Review of Wylding Hall by Elizabeth Hand

See the Elephant review of Wylding Hall by Elizabeth Handby Paul St. John Mackintosh

A Folk Rock Frightener in England

Elizabeth Hand, a prize-winning New York-born author who lives in Maine, has produced one of the best English mystery tales for many a day. “It began as a riff on Daphne DuMaurier’s Rebecca,” she has said elsewhere, and the riff developed into a mesmerizing original composition with, as it happens, a strong musical theme.

The story is pieced together, rockumentary style, out of retrospective accounts from former members, followers, and associates of a seminal Seventies folk-rock band, Windhollow Faire, creators of a single classic album, Wylding Hall, recorded at the house of the same name, “a beautiful old wreck of a stately home in the English countryside,” during one enchanted – and ultimately deadly – summer. “Inexplicable and terrible – things are always good for the music business,” as onetime manager Tom Haring says of what transpires. A legend is born – or reborn, as links to earlier English myths reveal. Read more »

Cabinet of Wonders: Menagerie of Weird Creatures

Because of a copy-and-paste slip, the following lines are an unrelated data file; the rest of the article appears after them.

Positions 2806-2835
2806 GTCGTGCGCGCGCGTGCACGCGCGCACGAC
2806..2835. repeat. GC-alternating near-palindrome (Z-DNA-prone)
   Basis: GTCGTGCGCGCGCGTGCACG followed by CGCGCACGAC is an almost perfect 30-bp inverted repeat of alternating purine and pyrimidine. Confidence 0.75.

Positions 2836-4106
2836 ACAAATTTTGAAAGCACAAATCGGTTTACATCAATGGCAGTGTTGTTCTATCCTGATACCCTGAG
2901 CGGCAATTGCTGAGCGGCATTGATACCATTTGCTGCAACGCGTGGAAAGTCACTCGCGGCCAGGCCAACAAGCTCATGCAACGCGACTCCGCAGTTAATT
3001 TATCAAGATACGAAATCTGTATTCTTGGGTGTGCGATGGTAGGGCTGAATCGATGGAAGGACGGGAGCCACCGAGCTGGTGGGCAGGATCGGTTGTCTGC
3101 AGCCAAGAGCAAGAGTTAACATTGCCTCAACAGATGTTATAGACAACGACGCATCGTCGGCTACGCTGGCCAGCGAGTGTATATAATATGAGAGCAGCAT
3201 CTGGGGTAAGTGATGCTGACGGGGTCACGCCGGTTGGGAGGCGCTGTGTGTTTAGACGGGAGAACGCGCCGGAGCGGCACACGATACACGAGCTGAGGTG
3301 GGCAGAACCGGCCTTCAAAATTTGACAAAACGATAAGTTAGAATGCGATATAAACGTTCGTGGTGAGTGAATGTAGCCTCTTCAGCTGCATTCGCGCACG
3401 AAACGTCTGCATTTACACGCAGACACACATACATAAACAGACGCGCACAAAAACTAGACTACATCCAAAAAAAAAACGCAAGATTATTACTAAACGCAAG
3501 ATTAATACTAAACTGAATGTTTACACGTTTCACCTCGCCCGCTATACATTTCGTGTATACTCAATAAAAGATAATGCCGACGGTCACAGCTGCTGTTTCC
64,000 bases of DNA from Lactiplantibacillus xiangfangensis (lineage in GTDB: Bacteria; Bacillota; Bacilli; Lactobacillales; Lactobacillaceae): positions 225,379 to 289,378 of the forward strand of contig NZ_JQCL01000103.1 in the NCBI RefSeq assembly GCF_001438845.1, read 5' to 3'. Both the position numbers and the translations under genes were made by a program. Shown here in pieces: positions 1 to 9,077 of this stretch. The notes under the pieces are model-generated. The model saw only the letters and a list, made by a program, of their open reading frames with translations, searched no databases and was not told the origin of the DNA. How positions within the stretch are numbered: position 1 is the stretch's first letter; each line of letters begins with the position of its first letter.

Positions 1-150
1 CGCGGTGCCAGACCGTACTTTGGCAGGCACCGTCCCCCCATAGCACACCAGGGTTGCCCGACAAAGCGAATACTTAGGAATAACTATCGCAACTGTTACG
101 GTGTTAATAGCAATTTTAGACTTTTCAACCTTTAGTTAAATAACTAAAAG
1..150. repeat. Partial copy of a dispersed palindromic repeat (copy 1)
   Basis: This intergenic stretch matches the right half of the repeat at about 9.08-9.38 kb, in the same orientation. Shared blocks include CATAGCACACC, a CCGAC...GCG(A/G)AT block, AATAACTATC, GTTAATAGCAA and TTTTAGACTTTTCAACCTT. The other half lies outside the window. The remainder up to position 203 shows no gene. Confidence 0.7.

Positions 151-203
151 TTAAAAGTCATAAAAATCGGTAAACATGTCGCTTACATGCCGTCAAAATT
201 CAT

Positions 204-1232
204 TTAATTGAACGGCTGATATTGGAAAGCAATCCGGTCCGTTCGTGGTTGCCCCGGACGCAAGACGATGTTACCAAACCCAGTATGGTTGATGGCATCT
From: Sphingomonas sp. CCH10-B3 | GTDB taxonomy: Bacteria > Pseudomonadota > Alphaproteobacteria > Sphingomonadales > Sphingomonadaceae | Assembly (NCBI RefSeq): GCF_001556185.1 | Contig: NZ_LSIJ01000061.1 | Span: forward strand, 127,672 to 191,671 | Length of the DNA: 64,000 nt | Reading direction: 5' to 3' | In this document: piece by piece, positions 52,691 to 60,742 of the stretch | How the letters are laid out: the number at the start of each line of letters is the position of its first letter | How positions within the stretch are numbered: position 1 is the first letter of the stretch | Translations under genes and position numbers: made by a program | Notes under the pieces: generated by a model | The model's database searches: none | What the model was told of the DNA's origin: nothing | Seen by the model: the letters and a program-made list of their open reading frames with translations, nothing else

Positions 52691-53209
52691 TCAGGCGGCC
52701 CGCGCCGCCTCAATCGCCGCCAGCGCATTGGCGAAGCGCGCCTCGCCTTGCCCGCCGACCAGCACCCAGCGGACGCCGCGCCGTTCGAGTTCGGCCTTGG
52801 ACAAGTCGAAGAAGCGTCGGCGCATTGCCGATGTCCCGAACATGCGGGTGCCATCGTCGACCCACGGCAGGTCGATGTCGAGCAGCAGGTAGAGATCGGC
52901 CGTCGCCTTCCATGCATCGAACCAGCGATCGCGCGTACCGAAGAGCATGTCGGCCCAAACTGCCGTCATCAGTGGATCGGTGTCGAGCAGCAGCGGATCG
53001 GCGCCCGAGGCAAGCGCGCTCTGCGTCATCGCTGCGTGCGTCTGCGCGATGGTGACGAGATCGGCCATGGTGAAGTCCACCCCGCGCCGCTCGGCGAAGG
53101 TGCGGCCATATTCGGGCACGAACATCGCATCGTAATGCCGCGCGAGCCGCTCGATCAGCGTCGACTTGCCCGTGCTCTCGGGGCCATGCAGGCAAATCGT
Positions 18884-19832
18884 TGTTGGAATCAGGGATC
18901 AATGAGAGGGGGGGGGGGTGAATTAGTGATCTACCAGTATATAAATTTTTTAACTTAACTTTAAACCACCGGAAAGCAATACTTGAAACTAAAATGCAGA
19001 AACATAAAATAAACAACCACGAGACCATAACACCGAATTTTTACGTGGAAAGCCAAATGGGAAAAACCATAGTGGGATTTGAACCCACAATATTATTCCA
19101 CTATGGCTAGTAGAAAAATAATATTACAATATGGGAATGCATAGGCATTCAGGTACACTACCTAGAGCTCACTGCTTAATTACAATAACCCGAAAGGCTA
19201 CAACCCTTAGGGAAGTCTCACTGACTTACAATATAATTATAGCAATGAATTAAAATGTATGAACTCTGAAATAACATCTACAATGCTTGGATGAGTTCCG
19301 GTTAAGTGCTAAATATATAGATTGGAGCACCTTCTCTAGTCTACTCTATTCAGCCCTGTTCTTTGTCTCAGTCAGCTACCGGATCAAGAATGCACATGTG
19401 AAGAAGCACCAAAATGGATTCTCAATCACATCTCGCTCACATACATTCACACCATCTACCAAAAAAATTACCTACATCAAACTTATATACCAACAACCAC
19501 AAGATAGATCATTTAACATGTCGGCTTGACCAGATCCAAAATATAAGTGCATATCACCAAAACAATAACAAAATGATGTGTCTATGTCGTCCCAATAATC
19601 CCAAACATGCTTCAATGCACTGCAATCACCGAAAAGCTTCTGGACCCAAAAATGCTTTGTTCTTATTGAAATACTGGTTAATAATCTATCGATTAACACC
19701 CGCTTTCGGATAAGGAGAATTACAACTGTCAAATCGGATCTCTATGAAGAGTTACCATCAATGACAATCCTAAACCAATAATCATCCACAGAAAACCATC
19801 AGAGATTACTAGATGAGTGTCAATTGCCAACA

Cabinet of Curiosities with birdsweb fiction reviews by Lauren Colie

Open the door into a menagerie for this week’s Cabinet. Strange beings and strange people populate the shelves, each a curio for us to consider. There are questions about ethics, character and love wrapped up in bizarre, two-headed and three-footed packages. Don’t forget: there’s always more than meets the eye.

A Review of “The Springwood Shelter for Genetically Modified Animals,” by Verity Lane at Crossed Genres

They were in another corridor, but this one was lined not with doors, but with glass. On both sides there were pens holding more kinds of animals than Mel had ever seen in real life. The only animals Mel usually saw were the ubiquitous AdPigeons with their colourful, commercial wings. But here there were all the animals she’d only seen on screens.

Lions, tigers and genetically-modified polar bears, oh my! Read more »

Up the Fire Road (part two), fiction by Eileen Gunn